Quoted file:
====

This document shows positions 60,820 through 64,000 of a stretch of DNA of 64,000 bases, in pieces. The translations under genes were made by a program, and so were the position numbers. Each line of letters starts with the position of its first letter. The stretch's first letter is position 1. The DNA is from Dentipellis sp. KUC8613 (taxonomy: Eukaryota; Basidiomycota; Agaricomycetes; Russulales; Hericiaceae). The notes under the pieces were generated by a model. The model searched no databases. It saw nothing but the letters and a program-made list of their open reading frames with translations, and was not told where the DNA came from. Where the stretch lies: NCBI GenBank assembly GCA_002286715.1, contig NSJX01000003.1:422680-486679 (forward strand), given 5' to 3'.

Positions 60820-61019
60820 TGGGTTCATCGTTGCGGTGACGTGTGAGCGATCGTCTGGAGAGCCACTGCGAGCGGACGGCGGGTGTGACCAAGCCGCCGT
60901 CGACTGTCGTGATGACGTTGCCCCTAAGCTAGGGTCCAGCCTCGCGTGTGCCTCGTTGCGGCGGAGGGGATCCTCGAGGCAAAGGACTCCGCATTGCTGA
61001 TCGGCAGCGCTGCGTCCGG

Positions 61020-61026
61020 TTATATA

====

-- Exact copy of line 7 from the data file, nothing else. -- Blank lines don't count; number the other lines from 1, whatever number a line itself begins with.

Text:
61020 TTATATA